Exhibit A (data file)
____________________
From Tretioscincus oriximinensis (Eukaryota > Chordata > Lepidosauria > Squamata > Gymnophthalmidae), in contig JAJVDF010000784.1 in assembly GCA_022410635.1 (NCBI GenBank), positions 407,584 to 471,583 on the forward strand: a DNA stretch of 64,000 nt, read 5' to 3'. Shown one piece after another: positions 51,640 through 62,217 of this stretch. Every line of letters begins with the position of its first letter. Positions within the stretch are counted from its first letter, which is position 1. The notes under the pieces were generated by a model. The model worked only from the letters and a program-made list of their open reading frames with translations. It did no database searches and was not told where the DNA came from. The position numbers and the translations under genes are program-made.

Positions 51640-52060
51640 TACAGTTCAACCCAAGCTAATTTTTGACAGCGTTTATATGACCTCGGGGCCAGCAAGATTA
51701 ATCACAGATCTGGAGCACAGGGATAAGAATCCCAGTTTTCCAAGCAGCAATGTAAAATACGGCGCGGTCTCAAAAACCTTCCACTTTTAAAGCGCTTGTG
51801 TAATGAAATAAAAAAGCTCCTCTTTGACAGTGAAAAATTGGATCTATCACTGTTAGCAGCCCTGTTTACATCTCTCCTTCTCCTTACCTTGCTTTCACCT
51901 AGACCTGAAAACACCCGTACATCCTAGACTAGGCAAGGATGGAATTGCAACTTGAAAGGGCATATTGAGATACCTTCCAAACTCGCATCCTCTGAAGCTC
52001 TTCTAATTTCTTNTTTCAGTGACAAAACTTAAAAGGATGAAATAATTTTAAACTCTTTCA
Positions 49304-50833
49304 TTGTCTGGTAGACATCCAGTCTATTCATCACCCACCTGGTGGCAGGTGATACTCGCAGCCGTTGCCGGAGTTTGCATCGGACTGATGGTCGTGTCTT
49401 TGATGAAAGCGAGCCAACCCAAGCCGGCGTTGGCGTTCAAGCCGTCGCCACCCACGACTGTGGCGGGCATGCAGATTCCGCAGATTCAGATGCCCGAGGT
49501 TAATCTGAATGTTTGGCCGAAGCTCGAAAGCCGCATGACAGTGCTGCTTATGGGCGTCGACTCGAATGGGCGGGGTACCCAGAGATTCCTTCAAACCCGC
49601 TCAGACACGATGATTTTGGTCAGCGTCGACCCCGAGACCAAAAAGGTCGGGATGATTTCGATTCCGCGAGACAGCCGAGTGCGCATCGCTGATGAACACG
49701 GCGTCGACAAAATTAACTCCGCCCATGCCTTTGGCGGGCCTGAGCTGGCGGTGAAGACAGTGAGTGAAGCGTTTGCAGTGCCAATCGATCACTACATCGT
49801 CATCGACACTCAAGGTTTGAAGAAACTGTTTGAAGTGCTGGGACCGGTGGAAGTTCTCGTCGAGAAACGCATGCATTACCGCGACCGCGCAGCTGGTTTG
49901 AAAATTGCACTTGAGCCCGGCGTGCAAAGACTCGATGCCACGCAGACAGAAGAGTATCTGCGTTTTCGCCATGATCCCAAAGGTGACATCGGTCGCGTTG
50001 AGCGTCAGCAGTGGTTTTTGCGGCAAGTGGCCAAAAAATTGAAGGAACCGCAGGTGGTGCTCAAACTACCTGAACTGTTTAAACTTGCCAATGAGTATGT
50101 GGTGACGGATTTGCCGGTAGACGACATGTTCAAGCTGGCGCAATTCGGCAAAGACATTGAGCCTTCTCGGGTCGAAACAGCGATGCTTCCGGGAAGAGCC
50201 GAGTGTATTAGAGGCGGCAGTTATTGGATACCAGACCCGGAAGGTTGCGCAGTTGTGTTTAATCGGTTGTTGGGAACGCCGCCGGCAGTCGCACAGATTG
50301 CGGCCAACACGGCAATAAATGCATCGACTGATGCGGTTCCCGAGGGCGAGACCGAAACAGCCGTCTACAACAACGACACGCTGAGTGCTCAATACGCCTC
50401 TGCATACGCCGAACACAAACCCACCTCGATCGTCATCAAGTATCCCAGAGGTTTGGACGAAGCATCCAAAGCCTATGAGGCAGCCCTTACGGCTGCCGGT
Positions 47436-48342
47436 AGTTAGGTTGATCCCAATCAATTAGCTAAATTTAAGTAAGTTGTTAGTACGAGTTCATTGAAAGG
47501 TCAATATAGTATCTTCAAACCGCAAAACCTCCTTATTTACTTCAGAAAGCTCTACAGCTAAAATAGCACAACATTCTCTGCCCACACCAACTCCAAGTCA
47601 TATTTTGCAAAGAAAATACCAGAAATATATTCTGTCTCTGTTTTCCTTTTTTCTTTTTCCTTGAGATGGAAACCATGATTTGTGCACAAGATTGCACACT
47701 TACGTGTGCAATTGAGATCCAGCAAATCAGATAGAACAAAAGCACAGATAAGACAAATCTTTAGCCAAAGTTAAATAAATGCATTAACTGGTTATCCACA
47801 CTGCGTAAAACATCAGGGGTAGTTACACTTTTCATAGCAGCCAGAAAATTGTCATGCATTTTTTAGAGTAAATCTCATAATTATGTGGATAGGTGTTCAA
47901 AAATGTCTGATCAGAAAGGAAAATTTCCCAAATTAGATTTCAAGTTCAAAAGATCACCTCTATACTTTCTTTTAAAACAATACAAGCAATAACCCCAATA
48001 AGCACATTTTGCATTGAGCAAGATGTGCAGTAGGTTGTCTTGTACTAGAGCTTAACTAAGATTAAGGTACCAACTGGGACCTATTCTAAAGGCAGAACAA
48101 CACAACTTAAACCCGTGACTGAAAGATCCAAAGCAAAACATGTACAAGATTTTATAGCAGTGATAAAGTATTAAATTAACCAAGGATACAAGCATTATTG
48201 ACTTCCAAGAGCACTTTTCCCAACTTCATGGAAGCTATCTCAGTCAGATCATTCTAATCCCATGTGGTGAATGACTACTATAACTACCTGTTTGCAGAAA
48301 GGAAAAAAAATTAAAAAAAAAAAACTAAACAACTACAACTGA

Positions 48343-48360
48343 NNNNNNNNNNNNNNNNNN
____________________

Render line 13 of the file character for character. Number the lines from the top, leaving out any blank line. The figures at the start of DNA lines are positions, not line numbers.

49701 GCGTCGACAAAATTAACTCCGCCCATGCCTTTGGCGGGCCTGAGCTGGCGGTGAAGACAGTGAGTGAAGCGTTTGCAGTGCCAATCGATCACTACATCGT